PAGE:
How much do Belgians spend?

Depending on the level of income and the composition of the family, family expenses vary. In proportion, those who spend the most on accommodation and food are the ones who earn the least.

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To find out if your budget is sufficient, you need to accurately measure your spending and determine the basket of goods you need, says Anne Dufrasne, sociologist with the Research Group for an Alternative Economic Strategy (GRESEA) and coordinator of the Econospheres network. To do this she evokes the Anglo-Saxon concept of “Living Wage”. This indicator shows what salary is needed to meet the real needs of a family. We rather tend to determine the “minimum wage”, essential as a minimum standard below which we cannot go down, but which says nothing about essential purchases. “These are not easy to identify, because they evolve. For example, telecommunications spending is now essential. It wasn’t like that thirty years ago.

In any case, the Belgian pays an average of € 35,209 per year (2020 data). The Flemings consume a little more (€ 36,447) than the Walloons (€ 34,096) and the inhabitants of Brussels (€ 32,057). For what expenses? 31.8% of the budget goes to housing (rent or credit, water, energy, etc.). The other important item (15.9%) concerns food and non-alcoholic drinks. The third is transport (9.7%). This is lower than in 2018 (11.4%), but 2020 was a year of imprisonment. The disparities are considerable, because “if there is enough money, it is not redistributed”, The researcher further specifies.

1. Income

The FPS economics distinguishes 4 income categories ranging from the lowest earning quarter of households (“income below quartile 25”) to those with the highest income (“income above quartile 75”). Between these two groups, the annual expense ranges from simple (€ 22,790) to double (€ 50,270). Quite often, the first group uses whatever they earn. The latter, on the other hand, has free time to save and invest elsewhere.

Two lessons can be drawn from these data. First, the less advantaged families spend proportionally less (15% of the budget) than the other groups (16%) on food. This suggests a poorer diet. The breakdown of the data shows that they are the largest buyers of ready meals and fried snacks. This affects health budgets. They spend more (10%) than the richest (7%) on their treatments and pharmaceuticals.

Second, the higher the income, the lower the share of housing expenditure. It is 39% for the 25th quartile and 27% for the 75th quartile, both for rents (or “fictitious rents” for lessors) and for charges. For example, 3% of the consumed budget of a family in quartile 25 goes to electricity compared to 2% in quartile 75. The FPS Economy also tells us that landlords spend on average € 38,742 in a full year, while tenants 26,113 euros. However, buying real estate will provide a return on investment upon resale. The two categories therefore do not play exactly on the same field… For Anne Dufrasne, the best way to eliminate these inconsistencies would be to freeze rents to limit their indexation.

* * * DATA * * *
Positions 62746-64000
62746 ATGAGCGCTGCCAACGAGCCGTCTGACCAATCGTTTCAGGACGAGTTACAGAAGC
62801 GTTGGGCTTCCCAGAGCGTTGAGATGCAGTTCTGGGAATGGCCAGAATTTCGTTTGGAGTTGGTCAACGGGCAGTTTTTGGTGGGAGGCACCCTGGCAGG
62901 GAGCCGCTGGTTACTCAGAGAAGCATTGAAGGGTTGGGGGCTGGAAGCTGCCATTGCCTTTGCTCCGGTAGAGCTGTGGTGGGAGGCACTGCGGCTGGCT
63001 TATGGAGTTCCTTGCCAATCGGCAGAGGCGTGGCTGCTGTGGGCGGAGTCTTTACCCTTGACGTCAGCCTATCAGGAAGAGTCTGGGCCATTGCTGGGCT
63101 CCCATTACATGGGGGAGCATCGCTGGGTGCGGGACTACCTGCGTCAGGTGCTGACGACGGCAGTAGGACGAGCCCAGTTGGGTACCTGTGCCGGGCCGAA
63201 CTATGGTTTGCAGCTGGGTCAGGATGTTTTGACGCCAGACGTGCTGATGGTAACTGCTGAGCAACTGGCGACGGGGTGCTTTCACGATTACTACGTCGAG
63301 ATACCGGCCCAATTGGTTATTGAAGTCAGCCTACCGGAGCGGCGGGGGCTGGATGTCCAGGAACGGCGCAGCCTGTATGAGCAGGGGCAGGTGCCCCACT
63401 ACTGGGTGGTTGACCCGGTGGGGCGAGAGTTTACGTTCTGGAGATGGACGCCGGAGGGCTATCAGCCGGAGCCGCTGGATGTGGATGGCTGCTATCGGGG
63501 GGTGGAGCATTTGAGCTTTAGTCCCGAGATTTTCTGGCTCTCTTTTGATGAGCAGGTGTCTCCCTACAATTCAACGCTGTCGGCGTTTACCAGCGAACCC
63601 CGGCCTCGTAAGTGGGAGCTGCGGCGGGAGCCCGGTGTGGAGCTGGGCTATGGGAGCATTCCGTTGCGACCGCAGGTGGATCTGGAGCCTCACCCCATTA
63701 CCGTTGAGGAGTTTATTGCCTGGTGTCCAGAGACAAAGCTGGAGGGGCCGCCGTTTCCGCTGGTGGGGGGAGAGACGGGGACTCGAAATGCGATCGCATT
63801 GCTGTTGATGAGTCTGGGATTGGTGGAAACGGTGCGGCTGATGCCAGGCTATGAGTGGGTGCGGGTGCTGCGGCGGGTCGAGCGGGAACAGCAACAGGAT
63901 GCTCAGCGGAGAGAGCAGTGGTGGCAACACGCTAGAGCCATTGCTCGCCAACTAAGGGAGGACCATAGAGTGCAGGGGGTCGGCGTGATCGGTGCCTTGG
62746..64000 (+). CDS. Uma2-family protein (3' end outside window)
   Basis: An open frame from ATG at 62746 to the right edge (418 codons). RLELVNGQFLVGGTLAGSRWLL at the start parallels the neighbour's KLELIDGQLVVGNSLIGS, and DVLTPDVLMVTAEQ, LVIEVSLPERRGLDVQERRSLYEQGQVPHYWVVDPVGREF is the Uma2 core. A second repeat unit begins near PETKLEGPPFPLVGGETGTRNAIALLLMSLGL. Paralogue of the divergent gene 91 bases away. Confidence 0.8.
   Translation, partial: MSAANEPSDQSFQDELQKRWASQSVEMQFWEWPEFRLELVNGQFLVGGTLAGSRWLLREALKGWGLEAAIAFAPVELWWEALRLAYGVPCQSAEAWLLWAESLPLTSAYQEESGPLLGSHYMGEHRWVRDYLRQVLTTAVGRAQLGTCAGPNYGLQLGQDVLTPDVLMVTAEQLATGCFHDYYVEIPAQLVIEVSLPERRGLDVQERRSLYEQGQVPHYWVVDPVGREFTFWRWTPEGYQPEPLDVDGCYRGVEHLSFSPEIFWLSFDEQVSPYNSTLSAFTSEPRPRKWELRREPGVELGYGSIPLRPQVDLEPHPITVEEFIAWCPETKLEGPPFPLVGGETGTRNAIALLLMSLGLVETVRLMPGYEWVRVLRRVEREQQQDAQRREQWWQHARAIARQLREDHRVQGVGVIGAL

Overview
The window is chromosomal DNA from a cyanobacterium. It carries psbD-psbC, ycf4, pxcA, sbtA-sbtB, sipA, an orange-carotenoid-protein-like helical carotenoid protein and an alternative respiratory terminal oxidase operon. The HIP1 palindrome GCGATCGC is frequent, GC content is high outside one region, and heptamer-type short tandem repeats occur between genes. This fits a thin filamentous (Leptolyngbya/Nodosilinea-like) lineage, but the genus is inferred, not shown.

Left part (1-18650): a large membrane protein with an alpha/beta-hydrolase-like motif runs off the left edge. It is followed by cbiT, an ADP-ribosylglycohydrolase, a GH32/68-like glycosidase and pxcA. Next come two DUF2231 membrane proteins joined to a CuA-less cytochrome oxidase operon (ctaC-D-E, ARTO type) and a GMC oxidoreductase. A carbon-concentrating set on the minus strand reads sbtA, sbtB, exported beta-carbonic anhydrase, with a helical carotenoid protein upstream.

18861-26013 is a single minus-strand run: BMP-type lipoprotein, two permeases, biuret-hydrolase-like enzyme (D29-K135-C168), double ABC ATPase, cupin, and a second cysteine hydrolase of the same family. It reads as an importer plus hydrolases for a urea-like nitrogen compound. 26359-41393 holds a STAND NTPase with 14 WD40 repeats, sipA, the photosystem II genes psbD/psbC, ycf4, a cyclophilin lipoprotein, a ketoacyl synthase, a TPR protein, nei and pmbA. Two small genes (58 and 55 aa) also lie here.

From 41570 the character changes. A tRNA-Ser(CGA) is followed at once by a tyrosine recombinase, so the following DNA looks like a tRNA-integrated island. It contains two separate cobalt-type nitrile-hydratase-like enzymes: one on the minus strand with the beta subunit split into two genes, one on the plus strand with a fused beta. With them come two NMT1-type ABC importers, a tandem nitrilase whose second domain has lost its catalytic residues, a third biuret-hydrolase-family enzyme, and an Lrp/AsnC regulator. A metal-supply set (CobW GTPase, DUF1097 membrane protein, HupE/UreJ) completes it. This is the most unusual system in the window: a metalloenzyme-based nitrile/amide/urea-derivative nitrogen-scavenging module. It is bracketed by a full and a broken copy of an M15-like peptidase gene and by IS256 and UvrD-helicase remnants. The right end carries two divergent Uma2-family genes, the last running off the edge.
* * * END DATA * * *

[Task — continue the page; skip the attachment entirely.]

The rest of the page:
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2. Composition of the family

The composition of the family unit is the other factor that greatly influences consumption. On average, a family with children under the age of sixteen needs 10,000 euros more per year than one without children, or 43,432 euros compared to 32,351 euros. This is mainly due to the loads related to the power supply. A couple with one child therefore spends an average of 41,406 euros compared to 46,066 euros for a couple with 3 children. We therefore see that each additional child in siblings always costs a little less.

On the other hand, housing costs and related expenses are higher (38% of the budget) for a person living alone than for a couple with one or more children (27%). Again, these figures represent expenses and not money otherwise available for savings and investments. A single person is less likely to prepare for the future than a couple with two salaries, especially if they have no dependent children.

Just as the presence of children increases consumption, age also has an influence. The health budget drops from 5% of total expenditure at the age of 65 to 8% at the age of 75. The price of housing and public services also tends to rise, from 31% to 65% to 38%. There are obviously big differences between those who are homeowners at this age and those who are not. On the other hand, expenditure in terms of culture and free time tends to decrease (-3% from 65 to 75 years) as does that of transport (-4% in a decade). A family unit made up of a 75-year-old member pays an average of € 6,000 less than a household whose oldest member is under 65, even if health care costs increase.

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